The new 11 digit part numbering system is built by product group, car line and brand. This allows easy integration into any inventory management system and stocking method no matter what the leading attribute is. It’s a system developed by parts specialists for parts specialists.
It can be difficult for companies to justify the cost of investing in new inventory management systems. How does your product address this concern?
By integrating our products into the two industry standard catalogs, Activant and Wrenchead, no adjustments have to be made. IMC’s product lines are no different than any domestic line regarding parts look-up or inventory management.
As I understand it the IMC management team is made up of some industry veterans from the domestic side of the jobber world. How does this perspective impact your business strategy and product development?
It was critical for the development to understand the details in selling import parts in domestic jobber stores. Chris Kern, a former Beck/Arnley Worldparts executive and his team developed the jobber program independent from our standard operation to make sure we are not compromising. His excellent contacts helped to get the right input from the customers from the beginning and throughout the development process. In many areas we had to change the way we do business fundamentally to be able to offer the jobber market the most comprehensive import parts solution in the market.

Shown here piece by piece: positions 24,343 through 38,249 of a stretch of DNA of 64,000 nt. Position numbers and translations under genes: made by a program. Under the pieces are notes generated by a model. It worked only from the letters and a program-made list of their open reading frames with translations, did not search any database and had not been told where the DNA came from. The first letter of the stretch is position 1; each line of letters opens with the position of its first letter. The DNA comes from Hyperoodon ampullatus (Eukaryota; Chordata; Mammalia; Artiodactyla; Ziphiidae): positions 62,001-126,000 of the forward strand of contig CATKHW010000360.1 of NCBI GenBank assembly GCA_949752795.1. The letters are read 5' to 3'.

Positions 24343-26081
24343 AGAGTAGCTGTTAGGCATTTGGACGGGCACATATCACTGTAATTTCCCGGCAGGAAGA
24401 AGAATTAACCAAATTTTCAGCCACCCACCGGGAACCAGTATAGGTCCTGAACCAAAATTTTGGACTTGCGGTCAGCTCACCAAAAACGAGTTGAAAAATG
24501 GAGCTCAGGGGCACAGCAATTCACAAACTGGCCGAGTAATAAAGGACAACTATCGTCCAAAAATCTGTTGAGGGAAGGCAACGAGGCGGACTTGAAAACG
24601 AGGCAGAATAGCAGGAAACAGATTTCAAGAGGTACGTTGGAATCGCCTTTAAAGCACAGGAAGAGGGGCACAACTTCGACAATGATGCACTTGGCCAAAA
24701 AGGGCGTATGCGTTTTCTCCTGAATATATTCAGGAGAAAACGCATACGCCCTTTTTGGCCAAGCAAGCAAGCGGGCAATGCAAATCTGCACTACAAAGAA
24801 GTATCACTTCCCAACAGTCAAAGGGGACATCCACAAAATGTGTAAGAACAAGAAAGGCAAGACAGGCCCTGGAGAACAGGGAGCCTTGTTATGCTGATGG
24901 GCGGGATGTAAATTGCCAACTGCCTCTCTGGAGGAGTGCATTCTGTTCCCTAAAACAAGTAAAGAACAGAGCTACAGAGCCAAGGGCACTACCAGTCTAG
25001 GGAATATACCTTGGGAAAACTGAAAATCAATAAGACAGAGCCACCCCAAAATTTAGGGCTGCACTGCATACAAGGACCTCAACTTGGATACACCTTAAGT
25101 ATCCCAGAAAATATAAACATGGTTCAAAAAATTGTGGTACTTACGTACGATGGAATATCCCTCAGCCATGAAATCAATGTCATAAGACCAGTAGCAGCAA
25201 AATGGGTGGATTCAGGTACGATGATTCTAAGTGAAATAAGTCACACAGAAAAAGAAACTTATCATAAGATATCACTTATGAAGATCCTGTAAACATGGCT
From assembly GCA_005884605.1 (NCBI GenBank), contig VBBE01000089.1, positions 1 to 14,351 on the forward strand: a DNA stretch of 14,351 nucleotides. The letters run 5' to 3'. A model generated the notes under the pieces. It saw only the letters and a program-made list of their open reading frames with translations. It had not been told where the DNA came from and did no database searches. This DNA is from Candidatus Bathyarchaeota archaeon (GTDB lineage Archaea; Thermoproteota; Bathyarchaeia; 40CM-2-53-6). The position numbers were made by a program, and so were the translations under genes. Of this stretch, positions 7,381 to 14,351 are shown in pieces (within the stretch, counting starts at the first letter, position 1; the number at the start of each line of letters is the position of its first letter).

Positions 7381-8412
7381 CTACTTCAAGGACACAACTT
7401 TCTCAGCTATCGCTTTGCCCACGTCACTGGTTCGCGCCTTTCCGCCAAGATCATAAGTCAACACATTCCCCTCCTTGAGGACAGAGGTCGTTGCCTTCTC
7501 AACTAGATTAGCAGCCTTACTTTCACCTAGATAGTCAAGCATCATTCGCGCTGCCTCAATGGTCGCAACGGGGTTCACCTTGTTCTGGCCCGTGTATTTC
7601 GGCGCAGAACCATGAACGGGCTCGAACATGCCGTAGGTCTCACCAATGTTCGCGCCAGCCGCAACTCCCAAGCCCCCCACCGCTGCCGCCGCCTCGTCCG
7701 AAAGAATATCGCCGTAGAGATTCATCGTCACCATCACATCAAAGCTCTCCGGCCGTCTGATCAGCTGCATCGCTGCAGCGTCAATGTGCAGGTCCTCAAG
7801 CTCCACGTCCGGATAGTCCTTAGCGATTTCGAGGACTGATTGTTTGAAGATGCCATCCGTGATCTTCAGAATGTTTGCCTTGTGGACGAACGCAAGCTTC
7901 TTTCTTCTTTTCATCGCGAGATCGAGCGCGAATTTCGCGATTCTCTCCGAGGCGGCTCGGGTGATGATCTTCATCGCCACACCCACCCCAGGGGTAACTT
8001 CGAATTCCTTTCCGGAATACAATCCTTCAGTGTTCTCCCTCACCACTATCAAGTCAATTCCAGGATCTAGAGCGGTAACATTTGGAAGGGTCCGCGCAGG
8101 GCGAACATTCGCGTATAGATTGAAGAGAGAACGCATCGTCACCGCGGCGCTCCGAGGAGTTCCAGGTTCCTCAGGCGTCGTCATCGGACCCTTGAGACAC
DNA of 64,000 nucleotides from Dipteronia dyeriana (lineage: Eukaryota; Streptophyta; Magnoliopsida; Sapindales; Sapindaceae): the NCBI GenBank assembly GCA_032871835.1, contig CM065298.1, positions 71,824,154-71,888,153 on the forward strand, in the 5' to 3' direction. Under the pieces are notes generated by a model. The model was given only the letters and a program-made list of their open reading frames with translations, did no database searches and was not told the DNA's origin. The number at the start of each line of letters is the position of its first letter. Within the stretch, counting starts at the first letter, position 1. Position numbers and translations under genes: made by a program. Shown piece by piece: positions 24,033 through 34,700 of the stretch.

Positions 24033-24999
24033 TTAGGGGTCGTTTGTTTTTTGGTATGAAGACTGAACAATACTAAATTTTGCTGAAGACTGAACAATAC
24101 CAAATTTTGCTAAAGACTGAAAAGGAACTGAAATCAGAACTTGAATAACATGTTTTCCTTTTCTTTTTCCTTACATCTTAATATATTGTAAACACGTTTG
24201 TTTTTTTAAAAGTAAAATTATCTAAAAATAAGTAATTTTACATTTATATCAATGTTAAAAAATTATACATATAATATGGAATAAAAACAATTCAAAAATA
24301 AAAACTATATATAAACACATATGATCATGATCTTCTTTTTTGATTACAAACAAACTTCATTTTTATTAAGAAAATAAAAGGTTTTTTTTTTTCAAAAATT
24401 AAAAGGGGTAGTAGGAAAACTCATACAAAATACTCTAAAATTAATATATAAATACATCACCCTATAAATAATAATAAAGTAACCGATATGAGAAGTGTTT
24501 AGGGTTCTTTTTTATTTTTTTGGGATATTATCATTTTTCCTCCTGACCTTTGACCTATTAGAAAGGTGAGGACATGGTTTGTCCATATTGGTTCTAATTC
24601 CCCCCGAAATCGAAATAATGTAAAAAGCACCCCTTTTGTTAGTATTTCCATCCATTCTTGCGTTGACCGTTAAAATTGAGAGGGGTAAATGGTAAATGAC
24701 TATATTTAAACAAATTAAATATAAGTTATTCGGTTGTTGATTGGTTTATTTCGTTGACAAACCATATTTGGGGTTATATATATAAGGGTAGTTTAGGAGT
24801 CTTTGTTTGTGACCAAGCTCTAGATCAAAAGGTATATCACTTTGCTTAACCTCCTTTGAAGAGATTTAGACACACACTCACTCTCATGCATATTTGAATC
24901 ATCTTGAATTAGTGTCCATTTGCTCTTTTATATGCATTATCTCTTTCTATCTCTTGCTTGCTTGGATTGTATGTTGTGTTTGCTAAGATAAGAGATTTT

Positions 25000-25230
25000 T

Any other interesting news from IMC?
Well, in addition to our daily business we literally are trying to get in shape for AAPEX. A group of 15 IMC colleagues and partners will be bicycling from L.A. to Las Vegas to raise funds for an AAIA research paper on telematics. The question at hand is how systems, where the car communicates any failure codes directly to dealership, influence the market position of the independent installer. Thanks to the generous support of our vendors, the funds for the research are secured. Now the challenge remains for a group of aftermarket riders in mediocre shape to make it through the desert.